Tickets for domestic Chinese flights may be cheap, but really, is it worth it? Last week, we told you about the China Eastern plane that blew out its tires while landing. And over the weekend, reports emerged of a China Southern plane that had its tail cone (the rear of the airplane’s fuselage) fall to the ground “just before the plane was to taxi to the runway”:
Inspectors later found more than a dozen screws linking the tail cone to the rest of the aircraft had fallen out.
An investigation by the General Administration of Civil Aviation of China found that an employee of a food supply company mistakenly touched a handle that dislodges the tail cone and extends an inflatable slide so that passengers can be evacuated in the event of an accident, sources said.
The handle wasn’t fully moved, so the slide didn’t inflate.
The handle is located in a remote part of the plane that could not be reached by passengers, according to an airline official who asked not to be named. The official said a final pre-flight check, which had not yet been performed before the problem was noticed, would include an inspection of the handle to ensure it was in the proper place.
Aiyo. We don’t know much about how airports operate, but we would assume the “final pre-flight check” would occur sometime before the plane was just about to taxi to the runway. Let’s just be happy the tail fell off before the plane took off. And is it really possible that an accidental bump of a handle can cause properly inserted screws to fall out of a passenger airplane? Shouldn’t it be more difficult to remove the tail of an airplane than, say, open a pack of airline peanuts? Why did it take a “security inspector” to notice that a sizeable chunk of the plane had fallen off? Why is a food person anywhere near a handle that makes the plane fall apart?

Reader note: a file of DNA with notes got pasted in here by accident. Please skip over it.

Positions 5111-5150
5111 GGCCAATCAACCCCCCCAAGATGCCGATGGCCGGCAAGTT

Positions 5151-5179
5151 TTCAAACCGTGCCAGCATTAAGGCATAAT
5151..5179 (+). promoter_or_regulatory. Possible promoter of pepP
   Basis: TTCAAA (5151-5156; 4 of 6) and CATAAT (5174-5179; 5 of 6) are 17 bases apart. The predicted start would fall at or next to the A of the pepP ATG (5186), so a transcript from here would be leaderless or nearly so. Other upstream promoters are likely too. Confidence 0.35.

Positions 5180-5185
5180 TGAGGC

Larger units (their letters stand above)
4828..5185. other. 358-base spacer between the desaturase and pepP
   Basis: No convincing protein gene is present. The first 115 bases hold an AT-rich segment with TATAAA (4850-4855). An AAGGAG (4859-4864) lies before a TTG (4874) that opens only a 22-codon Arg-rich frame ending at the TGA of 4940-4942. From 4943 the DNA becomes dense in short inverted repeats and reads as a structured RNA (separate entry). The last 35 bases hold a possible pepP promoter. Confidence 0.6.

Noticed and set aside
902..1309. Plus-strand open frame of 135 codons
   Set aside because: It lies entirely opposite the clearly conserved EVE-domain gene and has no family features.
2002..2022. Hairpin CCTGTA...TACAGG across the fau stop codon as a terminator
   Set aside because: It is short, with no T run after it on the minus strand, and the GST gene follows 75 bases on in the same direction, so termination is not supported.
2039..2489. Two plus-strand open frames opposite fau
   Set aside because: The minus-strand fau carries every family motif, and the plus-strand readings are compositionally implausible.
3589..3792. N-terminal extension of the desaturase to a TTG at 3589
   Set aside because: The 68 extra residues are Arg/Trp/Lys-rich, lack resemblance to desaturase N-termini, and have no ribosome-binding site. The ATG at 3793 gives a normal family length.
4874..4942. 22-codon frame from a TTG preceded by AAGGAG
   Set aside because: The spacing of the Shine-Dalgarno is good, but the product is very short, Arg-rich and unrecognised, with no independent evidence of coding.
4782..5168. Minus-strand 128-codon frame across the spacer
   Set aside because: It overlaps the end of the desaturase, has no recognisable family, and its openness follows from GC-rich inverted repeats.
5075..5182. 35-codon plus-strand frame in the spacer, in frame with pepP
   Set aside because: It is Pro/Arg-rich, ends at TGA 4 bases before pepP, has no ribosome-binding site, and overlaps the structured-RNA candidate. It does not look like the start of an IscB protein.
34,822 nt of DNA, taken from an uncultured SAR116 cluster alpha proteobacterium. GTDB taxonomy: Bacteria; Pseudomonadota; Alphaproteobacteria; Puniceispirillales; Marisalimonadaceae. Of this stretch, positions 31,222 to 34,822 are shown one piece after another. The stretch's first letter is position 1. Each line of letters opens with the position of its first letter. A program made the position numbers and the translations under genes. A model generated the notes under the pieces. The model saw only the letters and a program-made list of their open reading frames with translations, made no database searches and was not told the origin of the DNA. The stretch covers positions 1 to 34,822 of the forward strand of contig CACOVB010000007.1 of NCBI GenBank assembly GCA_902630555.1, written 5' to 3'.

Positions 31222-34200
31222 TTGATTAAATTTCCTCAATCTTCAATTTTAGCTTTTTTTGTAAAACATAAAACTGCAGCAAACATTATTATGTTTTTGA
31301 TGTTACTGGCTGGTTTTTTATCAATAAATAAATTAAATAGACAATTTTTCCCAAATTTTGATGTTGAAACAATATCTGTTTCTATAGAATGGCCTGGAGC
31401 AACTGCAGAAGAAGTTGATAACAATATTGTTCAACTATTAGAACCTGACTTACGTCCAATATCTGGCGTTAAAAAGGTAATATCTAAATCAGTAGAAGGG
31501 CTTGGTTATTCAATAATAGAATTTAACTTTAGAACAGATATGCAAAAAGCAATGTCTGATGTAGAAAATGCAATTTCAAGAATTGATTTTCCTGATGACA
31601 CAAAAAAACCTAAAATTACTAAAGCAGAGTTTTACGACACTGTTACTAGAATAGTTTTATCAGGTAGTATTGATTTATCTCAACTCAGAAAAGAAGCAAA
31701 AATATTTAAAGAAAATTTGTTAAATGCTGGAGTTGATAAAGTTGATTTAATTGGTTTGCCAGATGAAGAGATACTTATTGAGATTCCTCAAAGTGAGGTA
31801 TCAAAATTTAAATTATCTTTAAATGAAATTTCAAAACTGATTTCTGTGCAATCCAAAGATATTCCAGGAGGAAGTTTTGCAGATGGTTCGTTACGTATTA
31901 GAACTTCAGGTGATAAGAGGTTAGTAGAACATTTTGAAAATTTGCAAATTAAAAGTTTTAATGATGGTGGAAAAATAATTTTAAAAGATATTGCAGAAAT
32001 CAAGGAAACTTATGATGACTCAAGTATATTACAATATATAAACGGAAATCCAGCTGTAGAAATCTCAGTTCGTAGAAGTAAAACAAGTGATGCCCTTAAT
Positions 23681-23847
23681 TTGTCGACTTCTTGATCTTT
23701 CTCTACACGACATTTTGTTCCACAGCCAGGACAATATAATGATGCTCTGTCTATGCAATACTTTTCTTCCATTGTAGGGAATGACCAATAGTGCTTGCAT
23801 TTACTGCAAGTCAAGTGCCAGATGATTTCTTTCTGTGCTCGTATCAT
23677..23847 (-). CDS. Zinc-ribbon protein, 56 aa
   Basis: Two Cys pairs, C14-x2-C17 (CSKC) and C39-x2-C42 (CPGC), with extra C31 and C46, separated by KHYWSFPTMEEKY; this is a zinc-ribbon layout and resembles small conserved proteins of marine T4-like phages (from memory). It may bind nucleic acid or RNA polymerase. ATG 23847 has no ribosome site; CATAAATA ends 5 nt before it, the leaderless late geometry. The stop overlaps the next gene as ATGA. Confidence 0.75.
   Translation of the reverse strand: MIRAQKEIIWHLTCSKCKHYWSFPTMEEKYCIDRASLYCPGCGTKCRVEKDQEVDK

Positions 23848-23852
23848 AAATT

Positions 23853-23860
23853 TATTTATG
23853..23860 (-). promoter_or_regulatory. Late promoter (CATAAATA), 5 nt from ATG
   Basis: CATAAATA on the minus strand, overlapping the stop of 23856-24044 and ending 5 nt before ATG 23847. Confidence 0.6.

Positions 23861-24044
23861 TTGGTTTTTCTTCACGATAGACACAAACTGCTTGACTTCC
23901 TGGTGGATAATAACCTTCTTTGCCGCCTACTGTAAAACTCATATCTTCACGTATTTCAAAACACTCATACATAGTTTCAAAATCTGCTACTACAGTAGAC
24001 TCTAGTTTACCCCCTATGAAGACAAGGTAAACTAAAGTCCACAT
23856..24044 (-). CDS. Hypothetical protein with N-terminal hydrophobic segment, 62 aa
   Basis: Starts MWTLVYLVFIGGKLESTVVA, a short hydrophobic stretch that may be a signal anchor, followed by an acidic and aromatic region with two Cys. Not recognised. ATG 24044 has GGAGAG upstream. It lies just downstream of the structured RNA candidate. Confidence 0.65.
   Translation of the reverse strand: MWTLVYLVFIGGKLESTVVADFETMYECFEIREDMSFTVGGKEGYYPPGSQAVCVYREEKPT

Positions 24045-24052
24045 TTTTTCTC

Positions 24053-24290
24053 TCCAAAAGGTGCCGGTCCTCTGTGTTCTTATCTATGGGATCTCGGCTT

The plane arrived in Pudong from Dandong, on the North Korean border in Liaoning Province (conspiracy theorists, start your engines) and was scheduled to fly from Pudong to Shenzhen. That didn’t happen.
The plan was a Boeing MD-82, manufactured between 1980 and 1999 and still used regularly today by several major airlines. China Southern has a couple dozen MD-82s in its fleet, and you can learn more than you ever wanted to know about them here. There was a report last April about China Southern wanting to get rid of 11 of their MD-82s that stopped operating in 2005 — we’re not sure if this means they originally had 30-something MD-82s or if they now have slightly more than 10.
Regardless, it doesn’t seem like the plane was the problem here. And that’s the scary part. Planes can be fixed and upgraded. People, for the most part can’t.
And before you say you are switching to the train, in 2005 there were 11,254 train accidents resulting in 7,433 deaths in China, which was an improvement on 2004. We haven’t seen 2006 figures yet.
Image of a China Southern Boeing MD-82 from airfleets.net and then doctored by Shanghaiist.